It is impossible to imagine the world without cities. Similarly, it is impossible too to imagine a city without people. That is how I feel when I stay in Putrajaya at night. Putrajaya offers architectural dynamism without much benefit to its function as a dynamic commercial center. Maybe it is not designed for commercial use but remembers, the city can bring people together with ideas, and experience in a new dynamic of human interaction.
I imagine if many people are working until the middle of the night like Tokyo city center in Putrajaya-Cyberjaya, then there will be a tremendous interaction in the state of the art building architecture with human beings, and hence put it to be a great investment worthwhile for the administrative city.
A city without people is very much similar to a university campus without students. Check it out during the end of semester holiday. Are we building a campus or a city?
I may have made a mistake here nevertheless don’t get me wrong. Sincerity is a strength; insincerity is always a weakness.
My suggestion for the future growth of Putrajaya is for the new government to capitalize on the new politic of Malaysia Baharu by making Putrajaya a center for political education, activism, and awakening. I am delighted at how the 61st National day was celebrated in Putrajaya.
Secondly, the myth of the lazy city, especially at night, has to be rebuked. Paying thousand to million of electricity bill just to brighten the city without embarking on substantial activities by the rakyat is a waste of money and resources.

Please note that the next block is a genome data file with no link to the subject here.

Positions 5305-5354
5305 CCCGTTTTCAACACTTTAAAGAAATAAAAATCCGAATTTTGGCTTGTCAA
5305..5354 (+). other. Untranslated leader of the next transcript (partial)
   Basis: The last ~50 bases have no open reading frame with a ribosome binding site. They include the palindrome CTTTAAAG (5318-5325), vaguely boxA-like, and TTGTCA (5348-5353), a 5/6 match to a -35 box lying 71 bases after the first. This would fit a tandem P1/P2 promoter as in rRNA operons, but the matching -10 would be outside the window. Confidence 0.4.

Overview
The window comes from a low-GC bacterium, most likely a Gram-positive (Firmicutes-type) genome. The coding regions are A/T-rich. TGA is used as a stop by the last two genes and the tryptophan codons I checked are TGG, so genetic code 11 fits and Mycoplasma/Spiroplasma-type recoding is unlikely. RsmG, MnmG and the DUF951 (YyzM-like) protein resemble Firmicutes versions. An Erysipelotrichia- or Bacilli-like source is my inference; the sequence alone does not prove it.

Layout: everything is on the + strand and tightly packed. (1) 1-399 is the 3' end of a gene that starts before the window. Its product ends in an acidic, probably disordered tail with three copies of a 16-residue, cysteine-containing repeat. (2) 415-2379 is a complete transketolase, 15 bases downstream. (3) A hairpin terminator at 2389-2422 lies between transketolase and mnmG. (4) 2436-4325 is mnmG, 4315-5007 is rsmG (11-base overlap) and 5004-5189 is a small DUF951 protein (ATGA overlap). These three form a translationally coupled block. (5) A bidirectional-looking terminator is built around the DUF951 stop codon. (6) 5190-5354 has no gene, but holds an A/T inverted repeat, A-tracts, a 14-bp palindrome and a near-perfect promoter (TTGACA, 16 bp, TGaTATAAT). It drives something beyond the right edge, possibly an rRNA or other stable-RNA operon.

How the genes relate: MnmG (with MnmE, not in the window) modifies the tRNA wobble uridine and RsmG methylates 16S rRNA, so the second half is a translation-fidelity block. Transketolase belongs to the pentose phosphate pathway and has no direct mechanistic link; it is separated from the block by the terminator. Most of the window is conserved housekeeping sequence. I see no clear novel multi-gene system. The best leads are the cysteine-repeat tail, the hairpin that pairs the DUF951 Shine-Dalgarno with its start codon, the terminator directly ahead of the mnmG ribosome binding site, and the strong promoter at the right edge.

Thirdly, perhaps the most controversial idea is to allow people to elect members of the city council. I have seen in Tokyo the election campaign to select the Mayor of Tokyo. Lorries were used to load campaigners in simple uniforms speaking from a loudspeaker.
(Image from the internet: Campaign using a modified van)
Born in Kedah. Studied at Alam Shah, Universiti Kebangsaan Malaysia and King's College, University of London. Previously, acted as Head, Dept of Psychiatry, School of Medical Sciences, Universiti Sains Malaysia. Currently, works as Professor of Psychiatry at Sultan Abdul Halim Mu'adzam Shah International Islamic University, Kedah. Married and blessed with 4 grown-up children.
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